Review: The Rainbow Race by Cate Summers

A secret summer camp for LGBTQ+ is the place to go.

Cover Design: Chloe Hatler


When seventeen-year-old Eleanor Willis arrives at Camp Sunshine, a camp secretly for LGBTQ+ girls, her mom’s beat-up old car can barely make it up the hill. She decides to walk the rest of the way and admires a black Rolls Royce, before noticing the pretty girl with the blue eyes in the back seat. She wonders if this could be the start of a summer romance until the girl scowls at her and promptly rolls up the window.

It’s just Eleanor’s luck that she’s fallen for Yvette Fleur, a half-French, rich, anti-social girl who wants one thing only: to leave camp as soon as possible. With Yvette’s dad constantly traveling for work and her mom passing away when she was little, she’s learned not to get attached to anyone. Eleanor wants to show her otherwise.

But Eleanor has her hands full as leader of Team Indigo in the lake crossing competition and must organize her team to build the fastest floating vessel for the big race. Unfortunately, she’s stuck with two competitive over-achievers, an aspiring fashion designer who is more focused on their uniforms than the watercraft, and Yvette, who disappears every chance she gets.

To win the race and to win Yvette’s heart, Eleanor must bring the girls together to work as a team. Maybe then Yvette will learn that not everyone leaves, if she’ll only let them into her heart.13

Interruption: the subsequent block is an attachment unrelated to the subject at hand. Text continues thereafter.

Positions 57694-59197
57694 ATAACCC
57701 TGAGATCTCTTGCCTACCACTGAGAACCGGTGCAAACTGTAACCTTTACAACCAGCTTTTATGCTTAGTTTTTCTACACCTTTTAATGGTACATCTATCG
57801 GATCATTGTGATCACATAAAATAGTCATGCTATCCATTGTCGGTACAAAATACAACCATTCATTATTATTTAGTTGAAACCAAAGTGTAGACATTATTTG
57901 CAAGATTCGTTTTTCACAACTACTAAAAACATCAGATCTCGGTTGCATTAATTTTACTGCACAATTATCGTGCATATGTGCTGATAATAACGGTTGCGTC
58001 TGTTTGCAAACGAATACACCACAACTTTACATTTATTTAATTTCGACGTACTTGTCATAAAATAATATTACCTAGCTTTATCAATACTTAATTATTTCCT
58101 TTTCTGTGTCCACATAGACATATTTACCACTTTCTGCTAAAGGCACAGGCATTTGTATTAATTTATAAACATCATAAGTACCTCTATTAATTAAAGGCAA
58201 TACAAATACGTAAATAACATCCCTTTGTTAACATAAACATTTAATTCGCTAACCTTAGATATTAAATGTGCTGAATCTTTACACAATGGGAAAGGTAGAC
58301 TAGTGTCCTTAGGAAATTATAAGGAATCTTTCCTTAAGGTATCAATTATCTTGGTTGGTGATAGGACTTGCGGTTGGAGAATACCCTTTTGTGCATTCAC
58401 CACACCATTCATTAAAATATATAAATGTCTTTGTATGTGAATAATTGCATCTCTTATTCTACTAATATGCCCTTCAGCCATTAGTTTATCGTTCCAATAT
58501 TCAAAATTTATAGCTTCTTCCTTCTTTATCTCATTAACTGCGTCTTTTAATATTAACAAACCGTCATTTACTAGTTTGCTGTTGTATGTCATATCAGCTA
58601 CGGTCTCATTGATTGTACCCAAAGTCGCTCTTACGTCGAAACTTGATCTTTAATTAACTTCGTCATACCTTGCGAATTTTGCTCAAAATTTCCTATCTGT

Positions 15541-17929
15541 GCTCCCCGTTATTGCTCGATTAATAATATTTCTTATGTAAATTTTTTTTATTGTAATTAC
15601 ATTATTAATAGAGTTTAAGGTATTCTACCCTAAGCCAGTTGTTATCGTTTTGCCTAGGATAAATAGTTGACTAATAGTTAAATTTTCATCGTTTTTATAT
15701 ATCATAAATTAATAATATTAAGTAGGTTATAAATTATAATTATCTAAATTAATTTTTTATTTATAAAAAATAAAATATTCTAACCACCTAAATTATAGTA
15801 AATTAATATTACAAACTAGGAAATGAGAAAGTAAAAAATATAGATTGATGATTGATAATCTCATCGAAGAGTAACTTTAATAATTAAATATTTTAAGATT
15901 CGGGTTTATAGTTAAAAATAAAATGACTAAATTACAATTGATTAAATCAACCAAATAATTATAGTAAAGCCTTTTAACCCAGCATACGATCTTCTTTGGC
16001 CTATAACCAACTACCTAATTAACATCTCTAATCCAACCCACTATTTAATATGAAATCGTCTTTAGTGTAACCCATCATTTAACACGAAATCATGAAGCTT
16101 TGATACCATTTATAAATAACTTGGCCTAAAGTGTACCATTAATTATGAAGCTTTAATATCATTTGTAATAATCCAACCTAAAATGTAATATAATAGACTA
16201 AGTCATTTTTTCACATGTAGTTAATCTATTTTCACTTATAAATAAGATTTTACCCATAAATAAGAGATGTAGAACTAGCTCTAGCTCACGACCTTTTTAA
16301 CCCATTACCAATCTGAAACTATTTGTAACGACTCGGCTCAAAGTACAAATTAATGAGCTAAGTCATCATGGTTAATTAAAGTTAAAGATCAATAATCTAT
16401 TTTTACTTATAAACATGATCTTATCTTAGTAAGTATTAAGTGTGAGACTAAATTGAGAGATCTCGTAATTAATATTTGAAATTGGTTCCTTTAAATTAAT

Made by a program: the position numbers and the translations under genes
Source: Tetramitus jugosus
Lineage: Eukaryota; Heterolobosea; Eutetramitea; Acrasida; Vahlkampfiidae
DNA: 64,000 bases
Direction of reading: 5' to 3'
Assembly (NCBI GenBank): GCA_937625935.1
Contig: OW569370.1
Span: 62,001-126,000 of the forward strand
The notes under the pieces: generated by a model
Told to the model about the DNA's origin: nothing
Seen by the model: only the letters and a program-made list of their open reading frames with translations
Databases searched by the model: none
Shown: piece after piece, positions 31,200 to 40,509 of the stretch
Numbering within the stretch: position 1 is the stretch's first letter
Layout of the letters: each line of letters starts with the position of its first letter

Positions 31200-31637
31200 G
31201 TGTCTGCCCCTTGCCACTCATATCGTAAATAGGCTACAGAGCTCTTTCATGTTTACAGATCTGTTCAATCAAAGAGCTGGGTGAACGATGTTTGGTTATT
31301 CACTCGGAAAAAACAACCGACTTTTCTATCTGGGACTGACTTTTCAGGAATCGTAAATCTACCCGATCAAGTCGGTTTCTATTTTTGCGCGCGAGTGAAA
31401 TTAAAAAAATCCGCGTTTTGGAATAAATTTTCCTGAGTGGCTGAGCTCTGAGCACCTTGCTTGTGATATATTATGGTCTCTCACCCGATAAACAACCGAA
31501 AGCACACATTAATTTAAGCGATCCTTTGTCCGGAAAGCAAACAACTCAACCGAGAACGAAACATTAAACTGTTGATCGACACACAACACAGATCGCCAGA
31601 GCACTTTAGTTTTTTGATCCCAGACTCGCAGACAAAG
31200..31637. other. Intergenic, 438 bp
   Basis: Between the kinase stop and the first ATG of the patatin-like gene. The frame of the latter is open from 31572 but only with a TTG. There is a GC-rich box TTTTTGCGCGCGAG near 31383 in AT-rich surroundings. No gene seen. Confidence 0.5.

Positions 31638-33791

How come my summer camp was never this exciting? Plus a camp for LGBTQ+ is so cool, though with teenagers that is like a drama waiting to happen if you do not have a community back home. I can imagine, “OMG it’s another lesbian!!! Where’s my suitcase?” (laugh)

Now where Cate Summers came up with “Yvette Fleur” I would like to know. Just the name sounds exotic and sexy. Heck I want to date her just based on the name. Then Summers has her come with all this bad attitude… lesbian catnip.

Needless to say it is summer camp and where you get a bunch of people together you are bound to have drama. Summers has a captive audience when Yvette Fleur gets on the scene – not just in us but in Eleanor. This is a familiar trope for young adult fans as Yvette is the “rich outcast” and Eleanor is the quiet poor geek. Familiar or not, it works in The Rainbow Race.

Summers has a full cast of characters who are trying to fit in or just get along. Eleanor is the peacekeeper and it is kind of funny at times the antics these ladies get into. I have to admit though that Yvette is my fave. She is snarky and attempts to be deep and dark. Huge soft spot.

The Rainbow Race is just the first book in the “Camp Sunshine” series. I was not expecting such a mature story based on the cover of the book. Summers deals with abandonment, poverty, homophobia, and more in Race.

Summer camp just got a little bit more interesting with this fun LGBTQ+ addition.

I received an ARC of this book and I am writing a review without prejudice and voluntarily.

Rating: 4 out of 5.

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Further Details:
Publisher: 9798689681023, 20 September 2020
Series: Camp Sunshine #1; Settings: Camp Sunshine, Oregon, U.S.
Pages: 124; Sex: N/A


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